SOA: Vista's trump card?

Beyond a swanky interface, Microsoft's long-awaited Windows Vista has key service-oriented components for businesses.

The next version of the Windows operating system has critical components of a service-oriented architecture (SOA) that could benefit businesses in future, a systems integrator says.

Ashish Kumar, chief technology officer of Avanade, a U.S-based systems integrator specializing in the Microsoft platform, told ZDNet Asia that Windows Vista contains an underlying framework for implementing SOA through its Windows Communication Foundation.

SOA is an IT infrastructure model designed to enhance interoperability between disparate systems. It allows specific functions of backend systems to be decoupled and used independently or alongside tools from other systems to perform computing tasks.

According to Microsoft's Vista developer Web site, the Windows Communication Foundation lets businesses share data between a wide network of applications that can communicate with other platforms and devices through Web services, the underpinning technology of SOA.

Additionally, the Windows Workflow Foundation, another technology within Vista, allows companies to define business workflows as a series of computing events, Kumar said. "The next wave of SOA is the modeling and automation of workflows," he said.

Kumar noted that the need to integrate disparate internal workflows and processes, and mapping those to higher level business goals is crucial. "We think that Microsoft offers a very advanced and cost-effective platform. A lot of middleware pieces [for Web services] are in the .NET framework that's part of Windows," he said.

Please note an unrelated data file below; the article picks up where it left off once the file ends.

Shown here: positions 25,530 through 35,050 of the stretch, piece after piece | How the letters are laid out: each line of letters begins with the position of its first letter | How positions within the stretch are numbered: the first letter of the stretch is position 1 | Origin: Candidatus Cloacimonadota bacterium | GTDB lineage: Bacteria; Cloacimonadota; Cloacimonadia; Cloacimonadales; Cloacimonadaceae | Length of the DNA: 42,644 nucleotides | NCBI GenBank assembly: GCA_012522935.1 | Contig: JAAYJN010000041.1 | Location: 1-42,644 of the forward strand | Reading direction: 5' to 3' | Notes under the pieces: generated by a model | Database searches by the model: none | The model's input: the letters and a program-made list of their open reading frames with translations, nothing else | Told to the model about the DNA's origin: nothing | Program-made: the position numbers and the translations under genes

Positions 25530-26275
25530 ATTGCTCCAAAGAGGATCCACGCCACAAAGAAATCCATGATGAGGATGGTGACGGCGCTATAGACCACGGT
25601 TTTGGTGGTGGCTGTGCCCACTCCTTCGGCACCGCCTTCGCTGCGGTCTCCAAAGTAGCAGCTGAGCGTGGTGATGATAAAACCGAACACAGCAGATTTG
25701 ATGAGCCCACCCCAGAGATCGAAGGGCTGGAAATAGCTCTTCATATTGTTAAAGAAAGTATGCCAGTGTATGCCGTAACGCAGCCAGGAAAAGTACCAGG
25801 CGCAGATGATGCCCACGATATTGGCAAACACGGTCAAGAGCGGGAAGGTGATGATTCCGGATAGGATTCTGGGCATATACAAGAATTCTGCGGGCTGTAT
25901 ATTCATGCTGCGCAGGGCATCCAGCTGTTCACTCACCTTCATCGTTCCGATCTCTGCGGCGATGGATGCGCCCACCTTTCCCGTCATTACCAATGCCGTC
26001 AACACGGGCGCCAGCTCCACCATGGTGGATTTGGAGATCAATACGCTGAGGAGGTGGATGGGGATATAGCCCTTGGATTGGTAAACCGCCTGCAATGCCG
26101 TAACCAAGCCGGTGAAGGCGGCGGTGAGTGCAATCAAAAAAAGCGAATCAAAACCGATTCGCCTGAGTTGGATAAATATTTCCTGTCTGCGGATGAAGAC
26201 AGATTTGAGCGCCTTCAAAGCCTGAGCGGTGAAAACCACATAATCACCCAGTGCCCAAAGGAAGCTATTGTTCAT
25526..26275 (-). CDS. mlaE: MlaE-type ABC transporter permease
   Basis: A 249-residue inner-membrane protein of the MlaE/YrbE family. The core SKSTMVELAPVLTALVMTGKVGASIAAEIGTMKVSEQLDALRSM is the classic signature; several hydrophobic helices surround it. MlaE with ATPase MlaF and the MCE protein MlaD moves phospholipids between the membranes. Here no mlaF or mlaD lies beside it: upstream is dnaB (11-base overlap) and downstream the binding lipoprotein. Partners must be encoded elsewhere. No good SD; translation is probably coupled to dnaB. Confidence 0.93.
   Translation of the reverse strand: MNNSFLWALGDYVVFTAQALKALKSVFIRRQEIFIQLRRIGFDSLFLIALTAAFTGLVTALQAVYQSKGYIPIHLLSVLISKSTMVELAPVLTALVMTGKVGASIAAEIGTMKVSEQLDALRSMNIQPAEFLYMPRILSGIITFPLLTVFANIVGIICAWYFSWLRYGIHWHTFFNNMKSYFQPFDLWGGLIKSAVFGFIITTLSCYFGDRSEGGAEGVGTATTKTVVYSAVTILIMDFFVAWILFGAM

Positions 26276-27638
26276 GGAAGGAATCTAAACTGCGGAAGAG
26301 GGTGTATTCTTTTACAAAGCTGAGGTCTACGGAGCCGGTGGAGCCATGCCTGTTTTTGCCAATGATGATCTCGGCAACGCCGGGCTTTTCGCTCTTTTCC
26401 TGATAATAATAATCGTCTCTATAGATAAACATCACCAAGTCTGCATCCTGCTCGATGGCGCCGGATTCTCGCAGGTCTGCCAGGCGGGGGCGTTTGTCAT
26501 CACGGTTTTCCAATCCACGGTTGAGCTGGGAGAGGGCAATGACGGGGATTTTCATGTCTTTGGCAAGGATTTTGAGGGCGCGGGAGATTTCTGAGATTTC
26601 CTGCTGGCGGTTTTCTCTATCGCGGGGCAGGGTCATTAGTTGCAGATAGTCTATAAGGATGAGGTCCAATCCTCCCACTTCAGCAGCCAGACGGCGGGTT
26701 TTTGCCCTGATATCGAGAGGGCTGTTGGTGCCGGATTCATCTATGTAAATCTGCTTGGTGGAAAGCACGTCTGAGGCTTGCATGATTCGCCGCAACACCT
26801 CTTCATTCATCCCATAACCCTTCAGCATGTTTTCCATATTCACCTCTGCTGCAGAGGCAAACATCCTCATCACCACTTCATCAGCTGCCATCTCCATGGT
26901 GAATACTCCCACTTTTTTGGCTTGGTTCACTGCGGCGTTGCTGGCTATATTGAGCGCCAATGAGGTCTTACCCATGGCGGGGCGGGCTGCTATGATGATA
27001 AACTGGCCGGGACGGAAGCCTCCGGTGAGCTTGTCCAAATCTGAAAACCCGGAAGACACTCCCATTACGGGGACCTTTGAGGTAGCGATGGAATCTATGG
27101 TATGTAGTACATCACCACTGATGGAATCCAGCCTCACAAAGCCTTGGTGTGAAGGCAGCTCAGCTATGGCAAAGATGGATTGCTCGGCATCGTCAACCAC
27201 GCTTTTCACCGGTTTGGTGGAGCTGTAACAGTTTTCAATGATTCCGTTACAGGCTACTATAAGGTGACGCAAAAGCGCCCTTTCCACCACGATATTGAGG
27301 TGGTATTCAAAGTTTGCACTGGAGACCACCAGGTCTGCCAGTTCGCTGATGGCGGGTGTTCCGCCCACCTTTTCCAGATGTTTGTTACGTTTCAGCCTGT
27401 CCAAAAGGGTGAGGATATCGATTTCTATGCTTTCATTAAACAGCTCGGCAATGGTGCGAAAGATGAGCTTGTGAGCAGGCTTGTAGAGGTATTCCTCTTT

"We're excited about Windows Vista, and we are busy building Avanade value-added assets such as sample [customized] applications and best practices to help customers accelerate the adoption of [Windows Vista's] benefits," Kumar said.

Tia Too Seng, Avanade Asia's technology head, said the decision to migrate or hold back plans for Windows Vista depends on what individual companies are using currently. For example, companies moving from Windows 2000 to Windows Vista will probably benefit more than those already using Windows XP, he noted.

Tia's observation appears to be in line with the advice from Gartner which said in a report that companies running Windows 2000 should consider upgrading as soon as Vista ships.

Tia also noted that since only extended support is available for Windows 2000 till 2010, businesses on the older OS might want to migrate to Windows Vista, as application vendors may stop rolling out or supporting products that run on an end-of-life platform. Mainstream support for Windows 2000 in the form of product revisions from Microsoft ended in June this year.

However, Tia cautioned that like most early versions of new products, bugs might exist in the software. "Companies may want to wait for service packs to be delivered before they consider migrating, depending on their appetite for risk," he said.

According to Gartner, companies that want to implement Vista in 2008 should start preparing early, as it would take about 18 months from the time Windows Vista ships to build and test the applications.

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